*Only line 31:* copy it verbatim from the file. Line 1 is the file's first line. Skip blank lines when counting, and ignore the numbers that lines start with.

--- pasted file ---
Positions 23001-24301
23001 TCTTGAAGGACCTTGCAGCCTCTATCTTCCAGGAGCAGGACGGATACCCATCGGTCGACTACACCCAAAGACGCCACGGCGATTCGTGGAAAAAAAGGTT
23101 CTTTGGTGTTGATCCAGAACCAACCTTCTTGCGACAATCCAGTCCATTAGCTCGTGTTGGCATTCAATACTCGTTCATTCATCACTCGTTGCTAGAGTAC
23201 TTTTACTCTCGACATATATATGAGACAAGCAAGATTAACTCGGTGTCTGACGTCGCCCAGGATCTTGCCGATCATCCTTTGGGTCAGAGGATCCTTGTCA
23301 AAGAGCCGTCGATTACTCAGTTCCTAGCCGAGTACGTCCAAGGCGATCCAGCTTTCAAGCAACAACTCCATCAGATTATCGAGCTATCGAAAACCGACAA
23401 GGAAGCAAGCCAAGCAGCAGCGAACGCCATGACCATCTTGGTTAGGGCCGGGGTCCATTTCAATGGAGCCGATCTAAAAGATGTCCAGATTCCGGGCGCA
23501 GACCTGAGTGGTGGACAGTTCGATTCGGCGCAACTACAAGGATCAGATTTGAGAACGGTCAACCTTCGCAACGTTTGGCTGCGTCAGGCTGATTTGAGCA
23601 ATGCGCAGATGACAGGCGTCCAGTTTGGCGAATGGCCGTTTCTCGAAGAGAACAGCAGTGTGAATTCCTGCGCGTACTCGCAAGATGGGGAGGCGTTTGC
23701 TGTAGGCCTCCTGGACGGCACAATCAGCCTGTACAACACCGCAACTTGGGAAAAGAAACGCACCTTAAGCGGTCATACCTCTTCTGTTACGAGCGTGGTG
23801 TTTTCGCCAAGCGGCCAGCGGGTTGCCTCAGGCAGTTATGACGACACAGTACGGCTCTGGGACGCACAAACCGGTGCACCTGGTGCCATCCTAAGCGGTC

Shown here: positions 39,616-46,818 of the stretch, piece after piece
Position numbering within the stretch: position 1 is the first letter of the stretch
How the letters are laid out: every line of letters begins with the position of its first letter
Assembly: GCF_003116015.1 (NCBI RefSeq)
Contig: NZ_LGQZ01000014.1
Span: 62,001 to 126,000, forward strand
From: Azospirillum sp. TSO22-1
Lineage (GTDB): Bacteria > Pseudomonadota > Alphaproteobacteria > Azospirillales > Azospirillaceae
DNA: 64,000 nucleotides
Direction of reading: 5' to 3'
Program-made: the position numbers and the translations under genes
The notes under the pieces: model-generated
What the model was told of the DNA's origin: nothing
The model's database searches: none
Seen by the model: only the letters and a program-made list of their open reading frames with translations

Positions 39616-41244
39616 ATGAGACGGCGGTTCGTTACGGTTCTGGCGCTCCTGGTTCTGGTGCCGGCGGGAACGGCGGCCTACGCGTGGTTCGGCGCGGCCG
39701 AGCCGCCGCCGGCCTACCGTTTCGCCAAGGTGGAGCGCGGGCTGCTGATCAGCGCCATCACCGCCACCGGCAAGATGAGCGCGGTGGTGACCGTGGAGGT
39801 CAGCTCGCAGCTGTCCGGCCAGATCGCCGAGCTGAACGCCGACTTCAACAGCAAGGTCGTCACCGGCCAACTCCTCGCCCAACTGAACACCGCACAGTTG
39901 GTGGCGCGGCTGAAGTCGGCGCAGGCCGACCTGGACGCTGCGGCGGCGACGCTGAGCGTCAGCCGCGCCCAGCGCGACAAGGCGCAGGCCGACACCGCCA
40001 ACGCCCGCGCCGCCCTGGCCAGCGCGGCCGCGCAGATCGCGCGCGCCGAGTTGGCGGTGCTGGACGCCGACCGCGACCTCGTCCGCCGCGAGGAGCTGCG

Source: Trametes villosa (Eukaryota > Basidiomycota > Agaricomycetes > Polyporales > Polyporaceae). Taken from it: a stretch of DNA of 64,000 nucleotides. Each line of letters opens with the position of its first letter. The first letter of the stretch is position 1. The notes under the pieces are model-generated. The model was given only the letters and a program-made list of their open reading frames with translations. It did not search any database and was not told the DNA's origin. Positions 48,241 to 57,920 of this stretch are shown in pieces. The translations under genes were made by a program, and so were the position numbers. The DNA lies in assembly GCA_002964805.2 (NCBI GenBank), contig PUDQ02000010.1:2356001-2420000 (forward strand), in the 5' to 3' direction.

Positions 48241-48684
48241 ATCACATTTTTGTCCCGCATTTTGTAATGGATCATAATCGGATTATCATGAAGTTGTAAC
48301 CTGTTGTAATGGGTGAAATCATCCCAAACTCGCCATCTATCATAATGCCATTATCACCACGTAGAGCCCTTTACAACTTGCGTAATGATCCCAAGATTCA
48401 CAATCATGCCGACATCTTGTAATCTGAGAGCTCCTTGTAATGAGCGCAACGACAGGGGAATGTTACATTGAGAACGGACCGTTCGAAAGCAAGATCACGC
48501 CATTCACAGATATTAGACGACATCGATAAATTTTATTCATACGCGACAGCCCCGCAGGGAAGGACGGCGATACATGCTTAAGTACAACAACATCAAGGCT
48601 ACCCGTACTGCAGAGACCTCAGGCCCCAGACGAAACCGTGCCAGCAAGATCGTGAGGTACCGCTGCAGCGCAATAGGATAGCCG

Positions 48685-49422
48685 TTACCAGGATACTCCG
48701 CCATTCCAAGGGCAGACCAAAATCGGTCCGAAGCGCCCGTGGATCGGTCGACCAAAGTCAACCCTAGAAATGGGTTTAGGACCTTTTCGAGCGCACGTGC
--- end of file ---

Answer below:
40001 ACGCCCGCGCCGCCCTGGCCAGCGCGGCCGCGCAGATCGCGCGCGCCGAGTTGGCGGTGCTGGACGCCGACCGCGACCTCGTCCGCCGCGAGGAGCTGCG